linuxcnc.org/docs/2.7/html/config/ini-co...html#_filter_section
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09 Jun 2017 11:43 #94330 by new2linux
andypugh, many thanks, you for the advise!

I have read the link several times is it possible to have something to start with, like a pattern or do I use the example from the link?

This is from the link:
"" #! /usr/bin/env python

import sys

def main(argv):

openfile = open(argv[0], 'r')
file_in = openfile.readlines()
openfile.close()

file_out = []
for line in file_in:
# print line
if line.find('Z') != -1:
words = line.rstrip('\n')
words = words.split(' ')
newword = ''
for i in words:
if i[0] == 'Z':
newword = 'W'+ i[1:]
if len(newword) > 0:
words.append(newword)
newline = ' '.join(words)
file_out.append(newline)
else:
file_out.append(line)
for item in file_out:
print "%s" % item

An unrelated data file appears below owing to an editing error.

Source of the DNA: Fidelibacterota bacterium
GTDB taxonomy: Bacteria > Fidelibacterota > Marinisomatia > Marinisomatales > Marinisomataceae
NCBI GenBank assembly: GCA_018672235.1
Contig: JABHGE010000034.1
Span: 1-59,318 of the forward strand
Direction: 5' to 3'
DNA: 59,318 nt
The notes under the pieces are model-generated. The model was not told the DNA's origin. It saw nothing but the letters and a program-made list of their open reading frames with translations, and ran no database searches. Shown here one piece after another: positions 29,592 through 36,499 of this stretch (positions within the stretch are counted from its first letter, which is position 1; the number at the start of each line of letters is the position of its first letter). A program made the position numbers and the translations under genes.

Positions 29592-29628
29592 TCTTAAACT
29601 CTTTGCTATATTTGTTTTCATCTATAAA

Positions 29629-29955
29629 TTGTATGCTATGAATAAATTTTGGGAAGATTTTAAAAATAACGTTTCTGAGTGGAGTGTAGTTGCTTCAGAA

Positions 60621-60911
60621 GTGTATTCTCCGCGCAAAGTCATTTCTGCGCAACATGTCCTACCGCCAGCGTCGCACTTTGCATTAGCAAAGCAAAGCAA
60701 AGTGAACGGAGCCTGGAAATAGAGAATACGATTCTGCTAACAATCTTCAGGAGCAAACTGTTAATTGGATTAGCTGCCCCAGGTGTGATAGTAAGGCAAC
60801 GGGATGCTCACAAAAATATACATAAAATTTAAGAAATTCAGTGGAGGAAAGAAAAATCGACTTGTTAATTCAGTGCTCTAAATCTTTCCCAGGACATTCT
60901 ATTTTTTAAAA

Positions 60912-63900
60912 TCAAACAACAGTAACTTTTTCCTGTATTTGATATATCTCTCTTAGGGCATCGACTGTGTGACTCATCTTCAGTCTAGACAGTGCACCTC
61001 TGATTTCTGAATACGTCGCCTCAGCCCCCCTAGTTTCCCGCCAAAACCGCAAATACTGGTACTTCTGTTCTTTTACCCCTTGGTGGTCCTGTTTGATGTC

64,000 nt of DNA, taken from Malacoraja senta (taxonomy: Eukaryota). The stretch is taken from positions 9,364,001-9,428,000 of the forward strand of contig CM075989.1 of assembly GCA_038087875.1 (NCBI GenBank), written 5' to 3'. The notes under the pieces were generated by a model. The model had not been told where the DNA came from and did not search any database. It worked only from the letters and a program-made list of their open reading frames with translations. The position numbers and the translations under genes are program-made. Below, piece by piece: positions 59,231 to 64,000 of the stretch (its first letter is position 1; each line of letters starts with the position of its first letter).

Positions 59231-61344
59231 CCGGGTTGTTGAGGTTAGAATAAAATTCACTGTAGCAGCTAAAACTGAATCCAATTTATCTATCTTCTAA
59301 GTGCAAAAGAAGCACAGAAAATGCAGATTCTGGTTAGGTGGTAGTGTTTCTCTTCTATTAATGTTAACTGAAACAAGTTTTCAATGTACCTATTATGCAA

if __name__ == "__main__":
main(sys.argv[1:]) ""

I have been reviewing some linuxcnc examples like the "nc_files/holecircle.py" (a python script MIME .type of file) and others like the "Skeleton.ngc". The python code was in several colors, is that from the type of file it is or the way it was written? The hal file has the "png=image-to-gcode" plus several other lines under the [FILTER] area of the file, close to the top of page.
As per Bobcad suffix it is a .MILLPST post processor type of file.

many thank, all comments suggestions are warmly welcomed.

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09 Jun 2017 13:13 - 09 Jun 2017 13:16 #94340 by Todd Zuercher
The colors are from the text editor that was used to view it. (Some have filters geared towards programming languages.)

I have a bash script that uses sed to automatically convert ordinary XYZ g-code to XYZW code on loading for a two headed carving machine. (It also inserts a pre- and post- amble.)